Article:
Experts see layoffs, gains from food merger

Latasha Webb

Economists speculate last week’s merger of two of Minnesota’s largest food companies, Pillsbury and General Mills, could mean hundreds of Minnesota layoffs. But the good might outweigh the bad, they said.

Both Pillsbury and General Mills have deep roots in Minneapolis, dating back to the mid-1800s. And both lead their respective fields: Pillsbury produces more refrigerated dough than any other company, and General Mills is the largest cereal maker in the country.

The merger will create one of the world’s top five packaged food companies, but it will also mean layoffs in the metro area, where both companies are headquartered.

“They have a few thousand employees in Minnesota,” said University economics professor Bruce Erickson. “So, I would think a couple of hundred layoffs would be a good estimate.”

Erickson said he thought most of the layoffs would be in middle or upper management because when two companies merge, the responsibilities of two positions generally meld into one.

Jean Kinsey, a University applied economics professor, said Pillsbury employees will be most affected by layoffs.

But while Erickson said the losses will have a short-term negative impact on the state’s economy, Kinsey said the state’s other big food businesses will swallow the laid-off workers.

“The effects will probably be initially negative because of the job loss,” he said. “But the company will be running strong in a couple of years and that will have a positive effect on the state’s economy.”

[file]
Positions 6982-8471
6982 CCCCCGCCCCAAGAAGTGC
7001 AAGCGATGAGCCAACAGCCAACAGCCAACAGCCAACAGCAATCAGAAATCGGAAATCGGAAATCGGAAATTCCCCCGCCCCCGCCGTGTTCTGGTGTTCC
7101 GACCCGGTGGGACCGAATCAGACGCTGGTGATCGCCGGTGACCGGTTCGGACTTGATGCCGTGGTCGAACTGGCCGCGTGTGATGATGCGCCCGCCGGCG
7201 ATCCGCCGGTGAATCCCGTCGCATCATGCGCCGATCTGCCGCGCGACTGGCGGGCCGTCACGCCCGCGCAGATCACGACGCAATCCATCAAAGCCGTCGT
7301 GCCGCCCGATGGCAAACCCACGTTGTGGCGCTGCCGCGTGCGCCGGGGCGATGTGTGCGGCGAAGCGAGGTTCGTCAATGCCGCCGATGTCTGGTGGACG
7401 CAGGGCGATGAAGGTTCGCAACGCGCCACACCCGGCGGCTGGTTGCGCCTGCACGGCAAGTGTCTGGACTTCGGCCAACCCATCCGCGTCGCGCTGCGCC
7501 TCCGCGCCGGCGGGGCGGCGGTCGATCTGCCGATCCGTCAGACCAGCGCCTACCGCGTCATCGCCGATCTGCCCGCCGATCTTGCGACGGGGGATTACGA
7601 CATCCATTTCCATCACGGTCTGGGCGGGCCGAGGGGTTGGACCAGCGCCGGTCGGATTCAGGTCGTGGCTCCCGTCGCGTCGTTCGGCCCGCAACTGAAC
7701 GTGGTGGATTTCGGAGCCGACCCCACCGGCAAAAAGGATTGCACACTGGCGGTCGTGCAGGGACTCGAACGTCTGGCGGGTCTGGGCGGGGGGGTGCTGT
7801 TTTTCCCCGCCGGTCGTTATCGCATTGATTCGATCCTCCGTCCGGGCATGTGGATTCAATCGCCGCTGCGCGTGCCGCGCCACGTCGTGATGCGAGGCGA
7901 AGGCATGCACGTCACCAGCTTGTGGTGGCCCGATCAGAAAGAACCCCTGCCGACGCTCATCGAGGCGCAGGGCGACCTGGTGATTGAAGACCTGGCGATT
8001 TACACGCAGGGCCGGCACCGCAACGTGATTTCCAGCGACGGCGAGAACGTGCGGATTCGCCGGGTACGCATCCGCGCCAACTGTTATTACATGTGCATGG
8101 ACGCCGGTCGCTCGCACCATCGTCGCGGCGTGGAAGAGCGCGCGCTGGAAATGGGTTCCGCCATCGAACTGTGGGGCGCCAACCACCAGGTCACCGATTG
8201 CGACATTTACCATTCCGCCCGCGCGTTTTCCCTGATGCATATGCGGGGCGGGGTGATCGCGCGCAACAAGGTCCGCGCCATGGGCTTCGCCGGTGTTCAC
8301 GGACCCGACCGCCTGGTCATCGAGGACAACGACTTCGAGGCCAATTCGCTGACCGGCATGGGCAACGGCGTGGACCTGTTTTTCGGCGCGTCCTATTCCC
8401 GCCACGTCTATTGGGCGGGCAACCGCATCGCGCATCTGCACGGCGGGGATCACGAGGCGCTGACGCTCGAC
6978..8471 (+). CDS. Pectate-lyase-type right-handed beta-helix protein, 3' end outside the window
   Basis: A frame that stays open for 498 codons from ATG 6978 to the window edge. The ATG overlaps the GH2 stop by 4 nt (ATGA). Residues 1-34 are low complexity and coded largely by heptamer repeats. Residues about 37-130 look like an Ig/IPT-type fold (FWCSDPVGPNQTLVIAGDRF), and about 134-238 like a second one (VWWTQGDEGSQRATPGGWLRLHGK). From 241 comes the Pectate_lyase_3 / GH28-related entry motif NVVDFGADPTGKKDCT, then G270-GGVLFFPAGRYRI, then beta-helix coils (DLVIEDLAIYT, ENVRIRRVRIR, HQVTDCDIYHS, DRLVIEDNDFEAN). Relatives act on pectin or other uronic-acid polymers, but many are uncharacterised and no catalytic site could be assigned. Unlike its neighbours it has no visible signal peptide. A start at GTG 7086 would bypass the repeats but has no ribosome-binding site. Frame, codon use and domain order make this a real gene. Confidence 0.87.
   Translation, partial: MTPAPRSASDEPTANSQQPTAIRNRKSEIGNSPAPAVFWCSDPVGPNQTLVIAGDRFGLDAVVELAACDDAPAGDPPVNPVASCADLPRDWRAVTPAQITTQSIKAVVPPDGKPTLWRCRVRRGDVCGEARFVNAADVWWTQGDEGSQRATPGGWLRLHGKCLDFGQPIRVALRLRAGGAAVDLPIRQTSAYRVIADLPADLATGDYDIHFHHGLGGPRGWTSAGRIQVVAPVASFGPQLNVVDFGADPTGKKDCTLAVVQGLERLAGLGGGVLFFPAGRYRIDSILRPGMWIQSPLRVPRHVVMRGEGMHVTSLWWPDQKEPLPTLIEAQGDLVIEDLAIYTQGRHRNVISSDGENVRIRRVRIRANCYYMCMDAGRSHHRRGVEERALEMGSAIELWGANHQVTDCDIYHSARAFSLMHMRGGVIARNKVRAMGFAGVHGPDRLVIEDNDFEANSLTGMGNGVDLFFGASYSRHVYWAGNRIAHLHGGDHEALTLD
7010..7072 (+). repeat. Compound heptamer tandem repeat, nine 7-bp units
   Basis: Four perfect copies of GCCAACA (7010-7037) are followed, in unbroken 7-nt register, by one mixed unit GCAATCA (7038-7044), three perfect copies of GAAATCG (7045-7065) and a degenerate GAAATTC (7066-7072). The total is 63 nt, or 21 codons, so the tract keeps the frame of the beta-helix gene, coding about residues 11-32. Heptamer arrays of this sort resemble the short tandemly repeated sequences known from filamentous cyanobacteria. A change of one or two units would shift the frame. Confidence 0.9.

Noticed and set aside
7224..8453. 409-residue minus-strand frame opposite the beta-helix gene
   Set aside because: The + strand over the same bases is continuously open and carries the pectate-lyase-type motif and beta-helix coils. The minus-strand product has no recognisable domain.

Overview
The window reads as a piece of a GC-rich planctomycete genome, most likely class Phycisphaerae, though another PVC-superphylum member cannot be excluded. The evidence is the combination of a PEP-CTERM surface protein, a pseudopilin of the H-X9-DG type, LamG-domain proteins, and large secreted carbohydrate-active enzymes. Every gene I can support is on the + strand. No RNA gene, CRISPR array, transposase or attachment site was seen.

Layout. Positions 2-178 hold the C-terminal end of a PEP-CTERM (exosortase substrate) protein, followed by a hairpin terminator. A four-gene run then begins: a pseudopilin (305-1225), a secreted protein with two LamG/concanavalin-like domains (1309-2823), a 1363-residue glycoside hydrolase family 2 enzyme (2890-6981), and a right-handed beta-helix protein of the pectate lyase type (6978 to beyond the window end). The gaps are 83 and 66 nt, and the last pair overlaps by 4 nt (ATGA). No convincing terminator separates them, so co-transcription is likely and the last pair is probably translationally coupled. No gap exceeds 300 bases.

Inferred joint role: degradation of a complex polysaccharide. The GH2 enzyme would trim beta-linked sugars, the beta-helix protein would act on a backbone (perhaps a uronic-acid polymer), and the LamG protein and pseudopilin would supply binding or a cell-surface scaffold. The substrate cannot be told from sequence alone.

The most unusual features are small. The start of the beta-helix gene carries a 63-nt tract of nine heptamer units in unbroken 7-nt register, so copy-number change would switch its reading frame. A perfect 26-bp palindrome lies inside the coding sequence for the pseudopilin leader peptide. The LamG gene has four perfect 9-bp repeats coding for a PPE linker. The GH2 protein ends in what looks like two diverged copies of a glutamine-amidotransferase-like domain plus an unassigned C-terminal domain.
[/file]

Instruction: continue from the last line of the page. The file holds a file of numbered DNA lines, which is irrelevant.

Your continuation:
Kinsey said Minnesota-based companies such as Land-O-Lakes, Malt-O-Meal and Cargill will find jobs for the displaced workers. Therefore, the state – aside from downtown Minneapolis – won’t feel much change.

“The merger could have an impact on downtown Minneapolis’ economy because a lot of the workers from downtown are being moved to the General Mills facility,” she said.

“So that might depress downtown a little, with loss of retail sales, fewer people buying lunch, paying for parking, empty offices,” she said.

But both said consumers can expect the merger to result in positive changes.

Kinsey said although the merger was approved by the Federal Trade Commission, some in the industry are concerned the new company will raise prices, eliminate products or block innovations. Kinsey said she is confident prices will stay down and favorite products will remain available.

“I’m not worried about prices going up because there’s so much competition right now,” she said.

“Pillsbury products are so high right now. And the Doughboy has the Pillsbury logo on his hat, so since General Mills plans to use the Doughboy, they’ll probably keep Pillsbury as a name brand,” she said.

Erickson said consumers can expect more freshly delivered food because General Mills will have almost twice as many trucks available for deliveries.

“The company will eventually be in a stronger position to compete,” he said. “In the long run it could be very positive.”

 

Latasha Webb welcomes comments at [email protected]